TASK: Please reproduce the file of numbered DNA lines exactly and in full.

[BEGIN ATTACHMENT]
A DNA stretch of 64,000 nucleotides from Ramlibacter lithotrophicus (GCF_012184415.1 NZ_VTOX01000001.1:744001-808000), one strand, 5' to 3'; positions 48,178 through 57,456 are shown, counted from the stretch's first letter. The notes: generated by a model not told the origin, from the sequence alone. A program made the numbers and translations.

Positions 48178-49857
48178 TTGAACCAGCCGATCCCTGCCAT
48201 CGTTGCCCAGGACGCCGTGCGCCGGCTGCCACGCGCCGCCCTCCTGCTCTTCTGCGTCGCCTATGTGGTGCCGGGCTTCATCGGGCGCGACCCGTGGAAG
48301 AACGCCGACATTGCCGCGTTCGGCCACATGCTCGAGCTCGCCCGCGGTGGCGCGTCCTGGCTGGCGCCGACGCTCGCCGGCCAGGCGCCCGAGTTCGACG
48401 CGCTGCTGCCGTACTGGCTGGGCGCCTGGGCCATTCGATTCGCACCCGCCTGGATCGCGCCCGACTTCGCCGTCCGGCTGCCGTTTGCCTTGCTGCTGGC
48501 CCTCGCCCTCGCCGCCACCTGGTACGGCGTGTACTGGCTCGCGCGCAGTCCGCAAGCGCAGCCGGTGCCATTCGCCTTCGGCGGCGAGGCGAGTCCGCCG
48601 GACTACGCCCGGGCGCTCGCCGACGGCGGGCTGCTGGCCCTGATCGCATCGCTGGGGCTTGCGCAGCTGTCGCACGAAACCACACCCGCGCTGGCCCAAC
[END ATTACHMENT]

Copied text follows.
A DNA stretch of 64,000 nucleotides from Ramlibacter lithotrophicus (GCF_012184415.1 NZ_VTOX01000001.1:744001-808000), one strand, 5' to 3'; positions 48,178 through 57,456 are shown, counted from the stretch's first letter. The notes: generated by a model not told the origin, from the sequence alone. A program made the numbers and translations.

Positions 48178-49857
48178 TTGAACCAGCCGATCCCTGCCAT
48201 CGTTGCCCAGGACGCCGTGCGCCGGCTGCCACGCGCCGCCCTCCTGCTCTTCTGCGTCGCCTATGTGGTGCCGGGCTTCATCGGGCGCGACCCGTGGAAG
48301 AACGCCGACATTGCCGCGTTCGGCCACATGCTCGAGCTCGCCCGCGGTGGCGCGTCCTGGCTGGCGCCGACGCTCGCCGGCCAGGCGCCCGAGTTCGACG
48401 CGCTGCTGCCGTACTGGCTGGGCGCCTGGGCCATTCGATTCGCACCCGCCTGGATCGCGCCCGACTTCGCCGTCCGGCTGCCGTTTGCCTTGCTGCTGGC
48501 CCTCGCCCTCGCCGCCACCTGGTACGGCGTGTACTGGCTCGCGCGCAGTCCGCAAGCGCAGCCGGTGCCATTCGCCTTCGGCGGCGAGGCGAGTCCGCCG
48601 GACTACGCCCGGGCGCTCGCCGACGGCGGGCTGCTGGCCCTGATCGCATCGCTGGGGCTTGCGCAGCTGTCGCACGAAACCACACCCGCGCTGGCCCAAC